Hennessy Event at Smoothie King Center Celebrates Black Entrepreneurs
NEW ORLEANS — Luxury cognac brand Hennessy partnered with the New Orleans Pelicans to host an on-court dinner for Black entrepreneurs and influencers on Feb. 16 at the Smoothie King Center. The event was funded by the spirit maker’s Never Stop Never Settle Society, an initiative that was introduced in March 2021 to “support a more equitable landscape for inclusive business growth and development.”
Hennessy senior brand director Mwanza Lumumba said at the event that the company has a long history of supporting Black entrepreneurs.
“Back in 1896 — yes I said 1896 — the president of Hennessy, William Jay Schieffelin, was friends with Booker T. Washington and joined the board of directors at Tuskegee University,” he said. “So we aren’t just showing up, putting on a party and leaving town. We’re committed to supporting the next generation of leaders.”
The company pulled out all the stops to make the night feel special for the 30 or so young entrepreneurs who were invited to attend. New Orleans chef Byron Bradley, co-owner of the restaurants Del Sur and 2Brothers1Love, prepared a meal that was served on the arena’s center court. Actor Anthony Mackie and musician Troy “Trombone Shorty” Andrews were in attendance. A brass band provided live music and the Pelicans’ mascot and dance team made appearances. Lavish swag included customized New Orleans team jerseys. Artwork from New Orleans-based artist Brandan “Bmike” Odums adorned the walls.
Attendees said it felt like a lavish Hollywood affair.
“Riding the escalator up to the second floor while the band was playing felt like I was in a Grammy-award winning movie scene,” said Prince Lobo, co-owner of Addis NOLA, an Ethiopian Restaurant that opened in 2019. “You felt every note they hit and it filled you with emotions of greatness and motivation.”
There was also, of course, plenty of Hennessy. Cocktails were hand-crafted by Deniseea Taylor, a New Orleans-based “cocktail influencer” known as @chickenandchampagne on Instagram. Taylor was recently featured in Travel and Leisure magazine.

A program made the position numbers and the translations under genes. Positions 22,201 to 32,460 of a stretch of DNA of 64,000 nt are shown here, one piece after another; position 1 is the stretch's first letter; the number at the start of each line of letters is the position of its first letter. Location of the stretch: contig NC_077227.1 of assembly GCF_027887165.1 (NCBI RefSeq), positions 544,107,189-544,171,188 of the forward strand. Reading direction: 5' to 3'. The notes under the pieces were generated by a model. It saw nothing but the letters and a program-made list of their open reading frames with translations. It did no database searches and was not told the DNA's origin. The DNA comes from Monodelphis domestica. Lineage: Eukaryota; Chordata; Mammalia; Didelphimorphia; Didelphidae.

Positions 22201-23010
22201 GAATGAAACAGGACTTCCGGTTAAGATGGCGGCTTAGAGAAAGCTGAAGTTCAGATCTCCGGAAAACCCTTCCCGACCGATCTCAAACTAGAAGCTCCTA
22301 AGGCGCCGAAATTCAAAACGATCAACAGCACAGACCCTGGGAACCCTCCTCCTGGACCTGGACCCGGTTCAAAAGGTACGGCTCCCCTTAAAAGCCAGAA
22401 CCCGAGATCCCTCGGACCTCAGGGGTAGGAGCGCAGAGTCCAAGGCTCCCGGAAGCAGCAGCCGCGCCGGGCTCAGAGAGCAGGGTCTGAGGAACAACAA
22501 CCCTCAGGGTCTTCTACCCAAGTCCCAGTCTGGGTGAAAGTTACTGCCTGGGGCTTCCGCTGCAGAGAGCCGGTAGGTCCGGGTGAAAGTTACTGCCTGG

But the night wasn’t just about glamor for its own sake, said Cleveland Spears of the Spears Group, one of Hennessy’s local partners. The primary objective was networking and community building. And the guests took full advantage.
“I was so happy to connect with other amazing entrepreneurs,” said Morgan Dixon, owner of M.A.D. Nails, a salon in the CBD that has more than 37,000 Instagram followers and is soon moving to a new, larger location. “Being in a room surrounded by such phenomenal and groundbreaking Black excellence was such a breath of fresh air and something I’ll cherish forever.”
Alonzo and Jessica Knox, owners of Backatown Coffee Parlour, expressed similar sentiments.
“We had a great time networking with other entrepreneurs. It was very good for business,” said Alonzo Knox, whose boutique coffee shop is located at 301 Basin Street in the former Storyville District. “We were able to discuss future collaborations and partnerships with a number of entrepreneurs on ideas like new festivals, a dinner series, wellness events and arts showcases.”
The event comes at a time when Black-owned businesses have been disproportionately affected by the pandemic.
A study by McKinsey & Company found that wealth disparities and lower access to capital and credit made Black small business owners some of the most vulnerable to the economic circumstances of the last two years. A survey by H&R Block found that 53% of Black business owners saw their revenue drop by half since the start of the pandemic, compared to 37% of white owners.
As the virus continues to loosen its grip on the region, Black-owned businesses that weathered the storm are looking to thrive, and new business owners are eager to make their mark.
Last week’s Hennessy event is an example of one corporation’s efforts to support the cause.